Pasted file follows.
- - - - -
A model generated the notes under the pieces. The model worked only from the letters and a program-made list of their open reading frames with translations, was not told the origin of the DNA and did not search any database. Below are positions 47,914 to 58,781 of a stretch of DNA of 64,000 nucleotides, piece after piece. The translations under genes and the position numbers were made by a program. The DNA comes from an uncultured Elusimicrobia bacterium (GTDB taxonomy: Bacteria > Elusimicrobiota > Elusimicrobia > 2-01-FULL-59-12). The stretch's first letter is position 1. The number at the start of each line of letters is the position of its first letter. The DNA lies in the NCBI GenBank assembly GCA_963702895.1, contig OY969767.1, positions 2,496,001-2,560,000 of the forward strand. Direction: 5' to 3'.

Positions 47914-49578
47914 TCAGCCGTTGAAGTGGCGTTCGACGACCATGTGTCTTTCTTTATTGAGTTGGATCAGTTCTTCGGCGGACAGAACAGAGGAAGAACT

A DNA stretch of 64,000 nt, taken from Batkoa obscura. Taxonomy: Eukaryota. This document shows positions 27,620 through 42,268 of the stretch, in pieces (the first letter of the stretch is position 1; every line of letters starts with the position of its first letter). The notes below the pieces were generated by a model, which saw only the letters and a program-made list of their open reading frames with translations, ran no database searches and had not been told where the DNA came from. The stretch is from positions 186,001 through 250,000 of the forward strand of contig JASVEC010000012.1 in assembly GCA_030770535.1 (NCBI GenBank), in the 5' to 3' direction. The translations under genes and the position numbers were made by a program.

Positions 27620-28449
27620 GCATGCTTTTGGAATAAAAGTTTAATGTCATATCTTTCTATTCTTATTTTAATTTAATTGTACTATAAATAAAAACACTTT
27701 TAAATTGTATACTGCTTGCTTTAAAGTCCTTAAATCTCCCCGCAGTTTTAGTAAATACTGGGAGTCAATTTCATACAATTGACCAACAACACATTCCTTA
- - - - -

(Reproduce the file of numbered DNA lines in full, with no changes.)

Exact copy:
A model generated the notes under the pieces. The model worked only from the letters and a program-made list of their open reading frames with translations, was not told the origin of the DNA and did not search any database. Below are positions 47,914 to 58,781 of a stretch of DNA of 64,000 nucleotides, piece after piece. The translations under genes and the position numbers were made by a program. The DNA comes from an uncultured Elusimicrobia bacterium (GTDB taxonomy: Bacteria > Elusimicrobiota > Elusimicrobia > 2-01-FULL-59-12). The stretch's first letter is position 1. The number at the start of each line of letters is the position of its first letter. The DNA lies in the NCBI GenBank assembly GCA_963702895.1, contig OY969767.1, positions 2,496,001-2,560,000 of the forward strand. Direction: 5' to 3'.

Positions 47914-49578
47914 TCAGCCGTTGAAGTGGCGTTCGACGACCATGTGTCTTTCTTTATTGAGTTGGATCAGTTCTTCGGCGGACAGAACAGAGGAAGAACT

A DNA stretch of 64,000 nt, taken from Batkoa obscura. Taxonomy: Eukaryota. This document shows positions 27,620 through 42,268 of the stretch, in pieces (the first letter of the stretch is position 1; every line of letters starts with the position of its first letter). The notes below the pieces were generated by a model, which saw only the letters and a program-made list of their open reading frames with translations, ran no database searches and had not been told where the DNA came from. The stretch is from positions 186,001 through 250,000 of the forward strand of contig JASVEC010000012.1 in assembly GCA_030770535.1 (NCBI GenBank), in the 5' to 3' direction. The translations under genes and the position numbers were made by a program.

Positions 27620-28449
27620 GCATGCTTTTGGAATAAAAGTTTAATGTCATATCTTTCTATTCTTATTTTAATTTAATTGTACTATAAATAAAAACACTTT
27701 TAAATTGTATACTGCTTGCTTTAAAGTCCTTAAATCTCCCCGCAGTTTTAGTAAATACTGGGAGTCAATTTCATACAATTGACCAACAACACATTCCTTA